Thoughts from January 2007

if i knew you were coming...


Got a nice recipe in the post from a lady called Jane today. She bought a pineapple for her kids last week but they didn't fancy it much. And she couldn't eat it, seeing as pineapples give her migraines. So she baked a pineapple cake, adding a few glugs of one of our smoothies:

Fresh pineapple and innocent smoothie cake


Half a fresh pineapple, chopped into small bits
250ml of innocent pineapples, bananas and coconuts smoothie
450g mixed dried fruit
110g margarine
110g caster sugar
2 large eggs
225g self raising flour
225g plain flour
1 tsp mixed spice
half tsp bicarbonate of soda


1. Put the pineapple, smoothie, mixed fruit, margarine and sugar in a saucepan, heat until bubbling and then simmer for 3 minutes.
2. When the mixture is cold, mix it with all of the other ingredients.
3. Put the resulting cake mixture into two loaf tins and bake at 180C for an hour.
4. Make a cup of tea.
5. Time for tea and cake.

Thanks Jane.

an amazing tale about fig wasps

Heard this the other day about figs and had to tell someone.

Figs are pretty amazing. They have many thousands of flowers but chances are you’ve never seen them. They’re hidden away inside the fig fruit and are pollinated by tiny fig wasps. Most of the 750 species of fig have their very own species of fig wasp which in turn is completely dependent on that fig species for food and shelter. It’s where they will grow up, meet their partner and die.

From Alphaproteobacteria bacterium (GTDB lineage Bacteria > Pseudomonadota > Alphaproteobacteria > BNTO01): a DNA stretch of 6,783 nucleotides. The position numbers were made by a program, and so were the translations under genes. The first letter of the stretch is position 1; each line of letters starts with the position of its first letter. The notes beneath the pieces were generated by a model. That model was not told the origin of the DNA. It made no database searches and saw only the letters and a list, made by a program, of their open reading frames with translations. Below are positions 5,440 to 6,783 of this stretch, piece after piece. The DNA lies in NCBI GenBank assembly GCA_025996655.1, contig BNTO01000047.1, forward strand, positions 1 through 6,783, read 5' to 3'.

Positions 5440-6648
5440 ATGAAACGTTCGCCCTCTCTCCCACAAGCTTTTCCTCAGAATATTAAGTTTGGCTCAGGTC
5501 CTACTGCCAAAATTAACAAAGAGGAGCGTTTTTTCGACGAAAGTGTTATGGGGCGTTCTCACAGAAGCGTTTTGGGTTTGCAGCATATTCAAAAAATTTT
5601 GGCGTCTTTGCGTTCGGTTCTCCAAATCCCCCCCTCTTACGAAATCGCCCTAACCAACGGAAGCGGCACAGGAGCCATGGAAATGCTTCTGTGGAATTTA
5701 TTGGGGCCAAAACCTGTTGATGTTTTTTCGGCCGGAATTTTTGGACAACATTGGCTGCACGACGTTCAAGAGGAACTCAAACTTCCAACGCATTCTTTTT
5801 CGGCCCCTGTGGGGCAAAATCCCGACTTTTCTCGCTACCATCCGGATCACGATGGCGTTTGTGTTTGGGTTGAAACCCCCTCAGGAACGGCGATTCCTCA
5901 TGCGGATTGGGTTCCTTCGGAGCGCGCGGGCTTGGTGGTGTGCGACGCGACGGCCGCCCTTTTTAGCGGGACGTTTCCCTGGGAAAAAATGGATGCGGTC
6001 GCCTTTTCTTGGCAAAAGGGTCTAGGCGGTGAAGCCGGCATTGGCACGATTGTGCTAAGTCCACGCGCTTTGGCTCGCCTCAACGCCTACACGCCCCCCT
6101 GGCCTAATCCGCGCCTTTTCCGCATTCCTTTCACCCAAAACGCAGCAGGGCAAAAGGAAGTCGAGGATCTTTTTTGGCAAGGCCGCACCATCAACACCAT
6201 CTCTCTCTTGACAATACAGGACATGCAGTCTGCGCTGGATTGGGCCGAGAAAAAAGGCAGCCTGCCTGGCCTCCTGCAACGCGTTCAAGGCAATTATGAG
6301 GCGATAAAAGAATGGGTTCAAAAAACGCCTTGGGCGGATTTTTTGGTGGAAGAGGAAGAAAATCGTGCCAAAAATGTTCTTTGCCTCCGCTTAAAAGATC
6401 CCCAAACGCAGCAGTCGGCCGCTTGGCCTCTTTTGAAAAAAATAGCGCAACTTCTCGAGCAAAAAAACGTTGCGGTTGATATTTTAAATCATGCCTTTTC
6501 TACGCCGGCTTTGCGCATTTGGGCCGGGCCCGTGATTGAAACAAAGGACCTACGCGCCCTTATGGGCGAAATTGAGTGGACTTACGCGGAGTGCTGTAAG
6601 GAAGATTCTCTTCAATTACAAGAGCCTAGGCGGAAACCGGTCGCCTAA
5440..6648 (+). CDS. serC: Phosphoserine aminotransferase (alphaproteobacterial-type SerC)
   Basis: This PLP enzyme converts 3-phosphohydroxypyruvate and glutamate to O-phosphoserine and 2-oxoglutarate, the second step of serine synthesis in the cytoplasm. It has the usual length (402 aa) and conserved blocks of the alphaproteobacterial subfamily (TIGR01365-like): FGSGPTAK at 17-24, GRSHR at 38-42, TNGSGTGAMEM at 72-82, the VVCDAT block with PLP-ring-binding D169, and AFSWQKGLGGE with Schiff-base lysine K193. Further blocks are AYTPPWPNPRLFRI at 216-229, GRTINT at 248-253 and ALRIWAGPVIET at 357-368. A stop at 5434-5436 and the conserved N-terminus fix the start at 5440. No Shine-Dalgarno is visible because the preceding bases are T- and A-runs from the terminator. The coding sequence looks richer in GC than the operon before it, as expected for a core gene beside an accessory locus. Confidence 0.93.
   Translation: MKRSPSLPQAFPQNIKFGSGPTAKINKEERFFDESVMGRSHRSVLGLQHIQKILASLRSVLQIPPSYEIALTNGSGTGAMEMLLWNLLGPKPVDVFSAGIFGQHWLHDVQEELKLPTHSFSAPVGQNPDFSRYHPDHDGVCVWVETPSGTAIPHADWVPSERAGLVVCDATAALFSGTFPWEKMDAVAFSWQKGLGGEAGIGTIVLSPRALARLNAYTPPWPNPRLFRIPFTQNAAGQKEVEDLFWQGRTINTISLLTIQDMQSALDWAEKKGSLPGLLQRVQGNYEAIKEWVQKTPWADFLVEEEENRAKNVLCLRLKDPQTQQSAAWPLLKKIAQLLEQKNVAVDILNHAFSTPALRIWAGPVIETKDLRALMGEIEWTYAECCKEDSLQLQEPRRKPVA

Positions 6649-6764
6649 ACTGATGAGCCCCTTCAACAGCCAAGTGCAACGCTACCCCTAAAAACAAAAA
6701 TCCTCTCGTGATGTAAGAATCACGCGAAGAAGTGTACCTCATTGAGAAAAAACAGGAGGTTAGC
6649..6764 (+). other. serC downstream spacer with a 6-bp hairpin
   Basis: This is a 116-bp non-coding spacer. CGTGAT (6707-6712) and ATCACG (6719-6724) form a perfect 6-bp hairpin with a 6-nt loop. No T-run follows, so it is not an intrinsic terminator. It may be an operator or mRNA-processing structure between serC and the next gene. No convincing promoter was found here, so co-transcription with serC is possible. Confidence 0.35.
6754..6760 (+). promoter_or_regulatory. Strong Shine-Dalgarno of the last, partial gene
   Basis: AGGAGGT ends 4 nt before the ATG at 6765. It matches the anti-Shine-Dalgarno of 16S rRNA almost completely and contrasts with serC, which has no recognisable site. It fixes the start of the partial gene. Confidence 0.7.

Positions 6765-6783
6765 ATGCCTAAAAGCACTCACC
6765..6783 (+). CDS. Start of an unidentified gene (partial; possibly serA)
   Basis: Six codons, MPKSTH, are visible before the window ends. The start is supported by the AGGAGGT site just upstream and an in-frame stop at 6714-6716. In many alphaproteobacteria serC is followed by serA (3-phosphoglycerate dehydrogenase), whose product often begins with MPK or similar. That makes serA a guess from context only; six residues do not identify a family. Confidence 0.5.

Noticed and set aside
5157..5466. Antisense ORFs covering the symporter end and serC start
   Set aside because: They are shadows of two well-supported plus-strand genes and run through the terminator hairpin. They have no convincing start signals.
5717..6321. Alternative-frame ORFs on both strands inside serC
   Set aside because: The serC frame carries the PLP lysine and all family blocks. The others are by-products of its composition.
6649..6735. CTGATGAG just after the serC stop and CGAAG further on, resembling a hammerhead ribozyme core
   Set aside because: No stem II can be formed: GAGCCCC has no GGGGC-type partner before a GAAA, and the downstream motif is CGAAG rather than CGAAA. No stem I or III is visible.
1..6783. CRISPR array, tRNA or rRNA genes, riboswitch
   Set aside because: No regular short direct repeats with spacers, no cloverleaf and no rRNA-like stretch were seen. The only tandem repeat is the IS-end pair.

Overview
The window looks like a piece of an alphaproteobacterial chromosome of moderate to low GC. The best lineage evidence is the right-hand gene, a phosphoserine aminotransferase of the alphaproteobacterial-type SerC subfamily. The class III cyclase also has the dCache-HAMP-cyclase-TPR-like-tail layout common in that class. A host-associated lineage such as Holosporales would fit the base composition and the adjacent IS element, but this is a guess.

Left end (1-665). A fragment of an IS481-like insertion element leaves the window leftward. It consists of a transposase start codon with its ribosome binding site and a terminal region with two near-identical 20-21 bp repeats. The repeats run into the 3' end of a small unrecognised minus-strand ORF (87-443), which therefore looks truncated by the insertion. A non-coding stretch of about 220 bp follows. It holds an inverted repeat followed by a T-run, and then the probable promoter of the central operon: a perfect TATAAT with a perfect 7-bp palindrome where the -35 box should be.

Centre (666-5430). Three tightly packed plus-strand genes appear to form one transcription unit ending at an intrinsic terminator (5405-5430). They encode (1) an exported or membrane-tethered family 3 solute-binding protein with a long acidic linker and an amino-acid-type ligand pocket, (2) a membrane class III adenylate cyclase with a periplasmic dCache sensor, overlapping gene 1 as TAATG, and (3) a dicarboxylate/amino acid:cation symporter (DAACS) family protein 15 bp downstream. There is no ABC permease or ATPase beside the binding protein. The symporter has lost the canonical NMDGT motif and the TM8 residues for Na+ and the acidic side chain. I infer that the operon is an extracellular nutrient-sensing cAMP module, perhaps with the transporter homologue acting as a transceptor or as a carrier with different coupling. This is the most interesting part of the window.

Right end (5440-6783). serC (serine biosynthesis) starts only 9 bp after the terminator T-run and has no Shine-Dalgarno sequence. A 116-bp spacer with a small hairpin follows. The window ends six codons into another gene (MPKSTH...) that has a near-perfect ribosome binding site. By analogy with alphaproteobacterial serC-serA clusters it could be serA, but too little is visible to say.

It all starts when a female wasp finds an unripe fig. She crawls through a tiny hole in the fig (opposite the stem end, you can see the mark on fresh figs), to get to the flowers in the centre of the fig. It’s a tight squeeze and she usually has her wings and antennae ripped off in the process.

When she gets through she lays her eggs and pollinates the flowers before she dies – fruit that isn’t pollinated won’t mature and her young will die. The fig detects the eggs' presence and makes a nutritious gall around them. When they hatch the wasp larvae live inside the gall, being fed by the fig tree. Then, once they’re mature, the wasps emerge from their galls into the central cavity of the fig. It's here that they mate. The males then work together to chew a tunnel through the fig wall. After this is complete, they die.


The females collect some pollen from the fig flowers inside the fig and then use the tunnel made by the guys to leave and set off in search of another fig in which to lay their eggs. And then it all happens again...

Amazing eh?

PS this shouldn't put you off eating figs - most cultivated forms are self fertilizing so no wasps get involved. More's the pity.

(by Jan)

by 'eck

Word reaches us of an innocent lookalike:

Our Simon...

...and our Ashley.

Separated at birth? You decide.

southport deb


We think our Matt quite enjoyed the attention when we put a picture of his fetching trousers on this blog last year. So he'll be really pleased to learn that today we found his mum's blog. Our highlight was a picture of Matt in his dressing gown on Christmas morning playing with his new toy - a set of drumsticks.

If you have a blog with pictures of our Matt on it, please get in touch as we'd love to see them.